State healthcare exchanges show flaws of Obamacare

Obamacare‘s most loyal proponents are dropping like flies.

Of the 14 states and the District of Columbia that established their own health insurance exchanges, no less than seven remain completely broken or dysfunctional. One has already been taken over by the federal government.

The others may soon be.

Obamacare envisioned that states would share in the cost of the law by building and administering their own insurance exchanges — with a little federal seed money to get them started. Half a billion dollars later, the federal government is on the cusp of running exchanges in more than 40 states. Taxpayers will pay the price for these boondoggles for years to come.

Some of these exchange failures are so bad that they’ve spawned federal investigations. After flushing $248 million in federal grants down the drain, Oregon’s exchange — Cover Oregon, which was built primarily by Oracle — has yet to enroll a single person through its website. In early May, the FBI announced that state officials were being investigated for fraud. The federal Government Accountability Office has launched an investigation of its own in Oregon, too.

The GAO is also looking into how Hawaii spent $204 million in federal grant money to enroll just 8,000 people. CGI — the same company that led the glitch-plagued rollout of the federal exchange — was the chief contractor in Hawaii. The state spent $920 in “consumer assistance” for every person it enrolled, according to the Robert Wood Johnson Foundation.

On the other side of the country, the Inspector General of the federal Department of Health and Human Services is investigating the failure of Maryland’s exchange, built by Noridian Healthcare Solutions. State officials have already spent $118 million in federal funds on their bungled exchange.

The Old Line State has asked if it can repurpose the software used in Connecticut’s exchange to run its own. But if that doesn’t work, it’ll default to the federal portal.

The director of Minnesota’s exchange — built largely by Virginia-based Maximus — resigned after news surfaced that state officials had taken vacations and received bonuses, despite numerous technical glitches and significant delays at the exchange’s call center.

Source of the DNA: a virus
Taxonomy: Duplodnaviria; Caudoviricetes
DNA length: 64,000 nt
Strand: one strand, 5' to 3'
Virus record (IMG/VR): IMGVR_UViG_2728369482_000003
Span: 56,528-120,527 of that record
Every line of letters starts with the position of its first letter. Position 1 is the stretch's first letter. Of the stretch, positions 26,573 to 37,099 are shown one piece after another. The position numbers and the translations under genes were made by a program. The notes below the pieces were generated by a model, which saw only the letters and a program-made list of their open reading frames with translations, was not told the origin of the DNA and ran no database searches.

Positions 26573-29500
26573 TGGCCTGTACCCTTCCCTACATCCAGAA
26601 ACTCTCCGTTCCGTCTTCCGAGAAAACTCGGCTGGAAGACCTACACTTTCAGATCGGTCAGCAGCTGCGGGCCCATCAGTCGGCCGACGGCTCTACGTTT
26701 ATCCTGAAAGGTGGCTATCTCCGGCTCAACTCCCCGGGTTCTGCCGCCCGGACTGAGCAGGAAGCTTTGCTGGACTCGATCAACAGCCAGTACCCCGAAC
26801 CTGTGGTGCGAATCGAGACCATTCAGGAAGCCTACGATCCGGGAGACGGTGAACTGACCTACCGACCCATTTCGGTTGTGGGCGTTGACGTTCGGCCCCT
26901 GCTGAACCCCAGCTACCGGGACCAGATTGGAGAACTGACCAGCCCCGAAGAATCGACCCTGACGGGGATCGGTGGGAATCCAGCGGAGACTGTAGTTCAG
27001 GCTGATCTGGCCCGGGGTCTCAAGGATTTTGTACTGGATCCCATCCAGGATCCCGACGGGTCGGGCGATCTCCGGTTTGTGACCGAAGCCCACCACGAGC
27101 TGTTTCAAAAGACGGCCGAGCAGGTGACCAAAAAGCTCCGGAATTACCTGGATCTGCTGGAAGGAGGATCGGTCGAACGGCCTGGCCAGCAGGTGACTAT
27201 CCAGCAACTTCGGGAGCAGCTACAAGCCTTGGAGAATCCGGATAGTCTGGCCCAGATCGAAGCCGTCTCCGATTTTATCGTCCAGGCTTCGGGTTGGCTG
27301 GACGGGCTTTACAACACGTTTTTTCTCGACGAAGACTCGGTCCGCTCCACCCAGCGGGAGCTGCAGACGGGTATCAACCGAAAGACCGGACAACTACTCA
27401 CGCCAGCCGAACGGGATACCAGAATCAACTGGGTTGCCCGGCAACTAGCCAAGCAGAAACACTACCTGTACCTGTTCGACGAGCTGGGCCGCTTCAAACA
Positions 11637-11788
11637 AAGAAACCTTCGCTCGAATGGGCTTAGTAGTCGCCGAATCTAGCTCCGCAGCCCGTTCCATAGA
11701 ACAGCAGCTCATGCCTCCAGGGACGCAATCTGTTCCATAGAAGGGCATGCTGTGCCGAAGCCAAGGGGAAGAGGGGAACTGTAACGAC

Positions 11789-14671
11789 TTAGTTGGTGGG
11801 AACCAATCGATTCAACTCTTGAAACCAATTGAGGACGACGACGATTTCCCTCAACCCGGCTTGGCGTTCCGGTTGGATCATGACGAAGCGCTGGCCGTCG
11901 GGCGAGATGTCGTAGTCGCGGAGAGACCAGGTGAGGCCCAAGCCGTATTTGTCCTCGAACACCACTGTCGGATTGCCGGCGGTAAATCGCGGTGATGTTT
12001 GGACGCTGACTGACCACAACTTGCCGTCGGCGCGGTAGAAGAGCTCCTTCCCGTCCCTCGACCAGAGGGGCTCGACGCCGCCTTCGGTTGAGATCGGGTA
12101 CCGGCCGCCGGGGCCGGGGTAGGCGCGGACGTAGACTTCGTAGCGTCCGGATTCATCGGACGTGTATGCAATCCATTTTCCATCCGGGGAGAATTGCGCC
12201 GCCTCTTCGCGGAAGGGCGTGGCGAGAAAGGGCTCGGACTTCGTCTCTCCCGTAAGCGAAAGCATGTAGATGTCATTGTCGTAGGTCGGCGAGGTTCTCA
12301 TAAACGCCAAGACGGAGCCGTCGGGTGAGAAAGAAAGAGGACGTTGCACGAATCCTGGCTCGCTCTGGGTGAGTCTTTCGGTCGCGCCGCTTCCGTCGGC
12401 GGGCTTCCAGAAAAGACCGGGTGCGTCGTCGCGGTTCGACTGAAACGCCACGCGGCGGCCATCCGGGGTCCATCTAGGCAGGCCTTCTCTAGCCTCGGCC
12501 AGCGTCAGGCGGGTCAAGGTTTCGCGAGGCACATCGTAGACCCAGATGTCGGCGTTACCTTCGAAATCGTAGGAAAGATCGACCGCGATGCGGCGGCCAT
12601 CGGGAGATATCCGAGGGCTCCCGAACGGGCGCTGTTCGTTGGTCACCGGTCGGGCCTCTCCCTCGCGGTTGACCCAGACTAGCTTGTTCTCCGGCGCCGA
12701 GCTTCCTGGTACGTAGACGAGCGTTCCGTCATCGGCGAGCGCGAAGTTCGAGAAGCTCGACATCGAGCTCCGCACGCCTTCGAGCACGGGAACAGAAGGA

Massachusetts may need another $120 million to supplement the $170 million it’s already received to rescue its exchange, also initially built by CGI.

Just over 31,000 people have signed up for coverage. The Bay State is now trying to plug new software into its exchange — and preparing for the possibility that it will have to dump its enrollees into

State legislators in neighboring Vermont are calling for an investigation after evidence emerged that the contractor hired to build the state’s exchange — the notorious CGI — may have deceived public officials.

Overall costs in the District of Columbia are so out of control that the city is implementing a tax on insurers to pay for its exchange. D.C. has spent $645 for every enrollee.

All told, the federal government has spent over $1.2 billion to subsidize exchanges in 14 states and the District of Columbia. That’s almost double what was spent building, which serves 36 states.

Even the state exchanges that appear stable may eventually collapse. The Congressional Budget Office initially estimated that 40 percent of the exchange population would need to be between the ages of 18 and 34 in order to offset the cost of expanding coverage to older and sicker Americans.

Every state-based exchange save one failed to meet that enrollment target.

When Obamacare’s exchanges opened for business last fall, the federal government effectively ran the individual insurance markets in nearly three-quarters of the states. As the few states that opted to launch their own exchanges fail, an expensive federal takeover of health insurance is looking ever likelier.

Nothing contained in this blog is to be construed as necessarily reflecting the views of the Pacific Research Institute or as an attempt to thwart or aid the passage of any legislation.

Scroll to Top